THRUST 1: Emerging Nanomaterials & Nanodevices
Emerging Nanomaterials & Nanodevices: As physical and equivalent scaling of silicon CMOS becomes increasingly challenging, emerging nanotechnologies (such as one-dimensional, 1D, and two-dimensional, 2D, nanomaterials) are being explored. For instance, the NOVELS research group has extensive experience designing and fabricating large -scale circuits using carbon nanotube (CNT) field-effect transistors (CNFETs) – a promising candidate for building energy-efficient digital systems at highly-scaled technology nodes. This work is equally rooted in design and experiment: we analyze how new nanomaterials and devices impact Very-Large-Scale Integration (VLSI) digital circuits comprising millions or billions of transistors, and use these results to motivate addressing the most impactful device-level research in the lab.
THRUST 2: Complex Nanosystems
Complex Nanosystems: While investigating new devices or new architectures separately can be beneficial, combining the “right” devices, with the “right” architectures, in the “right” way, results in performance (e.g., speed, energy efficiency) gains which far exceed the sum of their individual benefits, while simultaneously providing a rich set of enhanced functionality for applications that otherwise may not be feasible using traditional technologies. Our projects on nanosystems range from realizing monolithic 3D ICs with interleaving layers of logic, memory, and sensing to nano-implantable implants for biologically-embedded health monitoring. Through these experimental demonstrations, we aim to transform nanosystems from concept to reality.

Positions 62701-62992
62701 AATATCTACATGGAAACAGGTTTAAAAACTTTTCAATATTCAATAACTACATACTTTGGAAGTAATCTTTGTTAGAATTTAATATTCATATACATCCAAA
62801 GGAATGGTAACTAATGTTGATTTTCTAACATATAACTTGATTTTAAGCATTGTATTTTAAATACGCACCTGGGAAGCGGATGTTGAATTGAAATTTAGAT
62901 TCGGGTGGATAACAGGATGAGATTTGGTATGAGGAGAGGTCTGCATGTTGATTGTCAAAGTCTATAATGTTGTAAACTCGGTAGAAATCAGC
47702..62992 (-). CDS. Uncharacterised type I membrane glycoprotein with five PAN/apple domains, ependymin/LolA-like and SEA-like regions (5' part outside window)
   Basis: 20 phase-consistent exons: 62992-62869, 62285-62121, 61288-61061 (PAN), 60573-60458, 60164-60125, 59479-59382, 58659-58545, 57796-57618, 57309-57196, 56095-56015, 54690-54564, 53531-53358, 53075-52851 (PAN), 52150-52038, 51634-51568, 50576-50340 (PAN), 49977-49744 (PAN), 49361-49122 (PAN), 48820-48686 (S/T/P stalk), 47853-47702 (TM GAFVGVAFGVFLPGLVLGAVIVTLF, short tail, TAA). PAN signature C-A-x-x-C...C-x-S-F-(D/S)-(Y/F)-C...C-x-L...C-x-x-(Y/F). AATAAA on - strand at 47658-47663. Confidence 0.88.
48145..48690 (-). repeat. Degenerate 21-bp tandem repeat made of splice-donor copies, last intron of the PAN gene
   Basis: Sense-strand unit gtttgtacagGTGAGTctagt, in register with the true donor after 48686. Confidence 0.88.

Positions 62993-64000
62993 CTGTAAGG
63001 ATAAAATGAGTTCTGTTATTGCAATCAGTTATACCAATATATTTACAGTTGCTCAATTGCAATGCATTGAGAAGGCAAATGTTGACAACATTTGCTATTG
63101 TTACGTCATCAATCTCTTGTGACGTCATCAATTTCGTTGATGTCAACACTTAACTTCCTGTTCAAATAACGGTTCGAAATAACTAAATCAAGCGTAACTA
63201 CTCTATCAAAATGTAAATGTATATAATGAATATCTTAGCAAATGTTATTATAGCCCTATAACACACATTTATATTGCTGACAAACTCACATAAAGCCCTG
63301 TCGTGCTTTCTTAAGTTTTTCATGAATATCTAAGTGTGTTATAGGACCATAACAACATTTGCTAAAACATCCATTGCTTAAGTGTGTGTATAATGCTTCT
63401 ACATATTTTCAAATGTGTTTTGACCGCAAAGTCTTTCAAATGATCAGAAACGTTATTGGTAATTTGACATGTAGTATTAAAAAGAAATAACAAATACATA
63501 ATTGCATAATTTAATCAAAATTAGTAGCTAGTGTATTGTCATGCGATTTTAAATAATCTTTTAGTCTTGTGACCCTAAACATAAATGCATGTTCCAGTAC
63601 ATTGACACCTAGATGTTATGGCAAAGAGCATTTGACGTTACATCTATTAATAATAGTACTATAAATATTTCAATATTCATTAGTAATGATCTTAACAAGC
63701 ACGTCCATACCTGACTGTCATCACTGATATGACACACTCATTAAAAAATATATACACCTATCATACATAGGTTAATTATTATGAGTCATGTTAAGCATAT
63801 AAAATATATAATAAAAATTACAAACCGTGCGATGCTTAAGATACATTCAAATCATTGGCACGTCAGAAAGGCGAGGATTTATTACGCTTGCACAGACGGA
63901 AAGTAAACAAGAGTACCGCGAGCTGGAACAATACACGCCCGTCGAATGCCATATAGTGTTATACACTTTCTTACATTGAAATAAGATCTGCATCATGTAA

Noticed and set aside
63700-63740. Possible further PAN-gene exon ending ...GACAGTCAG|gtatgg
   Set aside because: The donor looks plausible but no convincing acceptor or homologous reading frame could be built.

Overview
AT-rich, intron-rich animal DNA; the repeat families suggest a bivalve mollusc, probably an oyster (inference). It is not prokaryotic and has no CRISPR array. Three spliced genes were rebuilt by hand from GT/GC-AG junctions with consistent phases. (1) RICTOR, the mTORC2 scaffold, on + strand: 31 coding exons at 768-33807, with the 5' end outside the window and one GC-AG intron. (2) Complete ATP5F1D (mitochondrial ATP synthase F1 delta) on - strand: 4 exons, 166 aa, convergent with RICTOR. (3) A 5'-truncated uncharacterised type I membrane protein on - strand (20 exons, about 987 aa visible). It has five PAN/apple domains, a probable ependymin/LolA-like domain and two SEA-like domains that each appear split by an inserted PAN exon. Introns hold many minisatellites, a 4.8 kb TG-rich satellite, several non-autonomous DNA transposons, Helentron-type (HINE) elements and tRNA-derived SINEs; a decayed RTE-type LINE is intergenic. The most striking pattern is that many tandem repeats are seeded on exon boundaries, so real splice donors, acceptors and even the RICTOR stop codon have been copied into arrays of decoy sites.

THRUST 3: New Applications
New Applications: In addition to high-performance and energy-efficient computing, emerging nanotechnologies can be leveraged for a wide range of benefits. We are collaborating with many research groups at and beyond MIT to transition emerging nanotechnologies from their current status of “scientifically-interesting” materials into the foundation for useful application today. Projects range from: 3D chips with layers of sensing, memory, and logic densely integrated for on-chip ultra-high bandwidth sensing and processing, to computation finely-immersed in biological systems for disease monitoring and nano-implants.